The producers of the film originally wanted Blondie to perform the theme song, so the band wrote one, unaware that composer Bill Conti had already written it.  When Blondie discovered the producers wanted them to perform Conti's version they declined, and Easton got the job.  Blondie's version appeared on a later album and can be heard here. I think producers made the right choice.

5.  Live And Let Die by Paul McCartney & Wings (1973)

This song is pretty consistently considered the best of the Bond themes.  I think it's a great song, but a bit overrated.  There's kind of a cheesy bridge in the middle that, in my opinion, doesn't fit with the rest of the song.  I'm pretty sure this is the only song this group was known for, but could I be wrong.

4.  Goldfinger by Shirley Bassey (1964)

Like so many things that Goldfinger did to establish the franchise, it gave us the first distinctive Bond theme song.  It was a hit, and the highlight of Shirley Bassey's career. Her vocals, particularly that final note are pretty impressive.  Little known fact: Jimmy Page was the session guitarist for this song.

3.  A View To A Kill by Duran Duran (1985)

If God were to create the perfect 80s Bond theme, he couldn't do better than Duran Duran.  In fact, A View to A Kill has the distinction of being the only James Bond theme song to reach number one on Billboard's Top 100 chart.  And it's by far the best thing about this terrible movie.

2.  You Know My Name by Chris Cornell (2006)

Chris Cornell's killer vocals just energize this song.  Combined with cool visuals in the title sequence, and you have yet another reason why Casino Royale is among the series' best.

1.  Skyfall by Adele (2012)

Is there anyone in the world today better suited to sing a Bond theme?  Adele's rich and soulful voice blends perfectly with the tone of the movie, and gives it some real emotional weight.  Hard to imagine a better song for a James Bond movie. 

Worst Bond Theme Song?

Die Another Day by Madonna (2002)

There have also been some really terrible Bond theme songs.  One that immediately comes to mind is Another Way To Die by Jack White and Alicia Keyes from Quantum of Solace.  But Madonna was there to bail them out with her contribution to Guantanamo Bay's enhanced interrogation program.

Ranking the James Bond films: #13

Quantum of Solace (2008)
What is most remarkable about Quantum is its sober, and even dark tone. There is virtually nothing in the way of knowing smirks, sipping Martinis and pithy sexual innuendo with gorgeous women.  Picking up right where Casino Royale leaves off, Bond seeks revenge for the death of the woman he loved, Vesper Lynd. Along the way, he uncovers Quantum, a worldwide organization so secret even MI-6 and the CIA are clueless. Quantum is essentially the new SPECTRE from the Connery-Moore days. The film well directed and paced, full of excellent action sequences, including a great pre-title car chase, but the plot is somewhat convoluted, and the villain is weak.  The film's climax is hard to take seriously when it takes place in a hotel conveniently filled with explosive hydrogen fuel cells, turning the entire place into an inferno, and backdrop for Bond's final fight.  Daniel Craig's 007 is cold and brutal, and while his performance is compelling, the film is utterly joyless and feels too much like a Bourne movie.  And that's the problem, Bond is supposed to be fun at some level and there is nothing fun about Quantum of Solace.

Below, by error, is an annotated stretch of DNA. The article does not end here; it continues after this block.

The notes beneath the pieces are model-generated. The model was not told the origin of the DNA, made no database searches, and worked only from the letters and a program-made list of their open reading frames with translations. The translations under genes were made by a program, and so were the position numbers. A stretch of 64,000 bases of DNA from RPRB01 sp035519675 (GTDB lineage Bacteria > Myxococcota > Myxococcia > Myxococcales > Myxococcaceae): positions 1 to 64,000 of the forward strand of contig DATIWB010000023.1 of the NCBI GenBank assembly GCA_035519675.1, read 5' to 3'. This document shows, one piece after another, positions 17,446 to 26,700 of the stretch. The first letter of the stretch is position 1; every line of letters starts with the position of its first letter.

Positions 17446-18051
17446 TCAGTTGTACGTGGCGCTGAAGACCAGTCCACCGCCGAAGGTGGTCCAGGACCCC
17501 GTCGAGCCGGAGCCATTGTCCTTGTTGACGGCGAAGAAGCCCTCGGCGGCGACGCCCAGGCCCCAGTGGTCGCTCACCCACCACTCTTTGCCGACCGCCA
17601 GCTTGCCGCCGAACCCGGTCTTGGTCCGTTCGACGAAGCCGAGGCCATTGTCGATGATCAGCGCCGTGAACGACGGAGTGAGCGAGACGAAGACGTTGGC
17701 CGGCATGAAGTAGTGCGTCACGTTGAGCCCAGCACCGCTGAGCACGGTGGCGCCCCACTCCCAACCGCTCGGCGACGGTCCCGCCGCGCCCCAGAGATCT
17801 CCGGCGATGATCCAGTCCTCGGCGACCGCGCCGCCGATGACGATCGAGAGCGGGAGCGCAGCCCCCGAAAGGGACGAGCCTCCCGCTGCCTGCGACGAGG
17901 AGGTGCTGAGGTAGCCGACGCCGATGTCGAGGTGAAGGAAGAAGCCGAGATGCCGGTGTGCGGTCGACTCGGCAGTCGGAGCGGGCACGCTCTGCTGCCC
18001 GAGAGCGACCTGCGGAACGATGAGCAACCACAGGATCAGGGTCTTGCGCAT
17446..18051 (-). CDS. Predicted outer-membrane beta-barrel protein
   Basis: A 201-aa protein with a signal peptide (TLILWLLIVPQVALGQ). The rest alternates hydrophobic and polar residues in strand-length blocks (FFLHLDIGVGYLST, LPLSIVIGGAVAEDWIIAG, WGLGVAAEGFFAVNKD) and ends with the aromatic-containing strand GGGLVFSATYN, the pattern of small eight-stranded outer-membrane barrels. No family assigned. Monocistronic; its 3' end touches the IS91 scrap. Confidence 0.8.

14.  Never Say Never Again
15.  Tomorrow Never Dies

Tuesday, December 10, 2013

Godzilla trailer

There was a really cool teaser that leaked online a few months back, but it didn't show a lot.  This another great trailer.  It shows you just enough to get excited and to build anticipation like a well done trailer should.  Will it be enough to make amends for the 1998 version?




Ranking the James Bond films: #14

Never Say Never Again (1983)
Because of a legal dispute with Ian Fleming, Thunderball producer Kevin McClory retained the rights to make another version of the film after ten years.  Production began in the late 70s, but never got off the ground until Sean Connery, agreed to reprise the role 12 years after his last Bond outing, Diamonds Are Forever in 1971.  One has to wonder why Connery would choose to make this film, released in 1983 to compete with Eon's Octopussy.  In a sense, he stabbed his former producers Albert R. Broccoli and Harry Saltzman in the back, after they made him a star, not to mention undercutting Roger Moore.  Never Say Never Again is basically a remake of Thunderball.  As the only Bond film not produced by Eon Productions and is considered by many not to be part of the official Bond canon.  Another interesting fact is that NSNA was directed by Irving Kershner, director of The Empire Strikes Back and Robocop 2.  Despite having the same plot, the film bears little resemblance to Thunderball, thanks to Connery's age and the thoroughly 80s feel to it.  Connery, now 52, is good as always and the film, rather than ignoring his age, chooses to have fun with it.  Never Again also features some good supporting performances by Klaus Maria Brandauer as the villain Maximilian Largo, Barbara Carrera as his henchwoman, Fatima Bush,  Kim Basinger as Domino, and even Rowan Atkinson as a bumbling MI-6 operative.  The film is entertaining, although there's nothing original or exceptional about it.

15.  Tomorrow Never Dies

Monday, December 09, 2013

Ranking the James Bond films: #15

Tomorrow Never Dies (1997)
After creating a new kind of Bond film with Goldeneye, the producers of the Bond franchise inexplicably decided to go back to the Roger Moore era formula of implausible stunts and cheesy dialog.  This movie is Bond by the numbers with a really terrible script.  The cast, which includes Teri Hatcher and Michelle Yeoh is solid, but the characters are two dimensional.  Elliot Carver, is a powerful worldwide media mogul as the villain is an intriguing concept, but one that is never fully realized. Carver is far too over the top, and never really convincing, especially since he has repeated opportunities to kill Bond, but doesn't.  A great looking film, Tomorrow Never Dies turns out to be a big disappointment, particularly after the promise of Goldeneye.  It's too bad because Brosnan makes a great Bond, but he's given very little to work with.

16.  The Man With The Golden Gun
17.  Octopussy
18.  Moonraker
19.  Diamonds Are Forever
20.  License To Kill
21.  Live And Let Die
22.  A View To A Kill
23.  The World Is Not Enough
24.  Die Another Day